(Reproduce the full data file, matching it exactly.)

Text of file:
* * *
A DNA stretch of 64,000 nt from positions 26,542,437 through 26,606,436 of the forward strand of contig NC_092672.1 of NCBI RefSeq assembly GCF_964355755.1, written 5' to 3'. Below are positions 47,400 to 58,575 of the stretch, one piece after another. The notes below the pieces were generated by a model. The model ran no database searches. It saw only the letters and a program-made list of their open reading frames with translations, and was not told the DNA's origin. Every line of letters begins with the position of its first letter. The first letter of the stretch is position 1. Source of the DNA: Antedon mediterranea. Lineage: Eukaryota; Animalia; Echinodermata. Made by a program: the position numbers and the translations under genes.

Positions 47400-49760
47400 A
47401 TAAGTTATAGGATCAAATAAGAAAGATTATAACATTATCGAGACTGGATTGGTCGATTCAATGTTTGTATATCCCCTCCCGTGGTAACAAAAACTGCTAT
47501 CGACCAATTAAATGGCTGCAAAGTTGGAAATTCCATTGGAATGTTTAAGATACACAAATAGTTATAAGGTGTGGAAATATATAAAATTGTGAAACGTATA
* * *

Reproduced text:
A DNA stretch of 64,000 nt from positions 26,542,437 through 26,606,436 of the forward strand of contig NC_092672.1 of NCBI RefSeq assembly GCF_964355755.1, written 5' to 3'. Below are positions 47,400 to 58,575 of the stretch, one piece after another. The notes below the pieces were generated by a model. The model ran no database searches. It saw only the letters and a program-made list of their open reading frames with translations, and was not told the DNA's origin. Every line of letters begins with the position of its first letter. The first letter of the stretch is position 1. Source of the DNA: Antedon mediterranea. Lineage: Eukaryota; Animalia; Echinodermata. Made by a program: the position numbers and the translations under genes.

Positions 47400-49760
47400 A
47401 TAAGTTATAGGATCAAATAAGAAAGATTATAACATTATCGAGACTGGATTGGTCGATTCAATGTTTGTATATCCCCTCCCGTGGTAACAAAAACTGCTAT
47501 CGACCAATTAAATGGCTGCAAAGTTGGAAATTCCATTGGAATGTTTAAGATACACAAATAGTTATAAGGTGTGGAAATATATAAAATTGTGAAACGTATA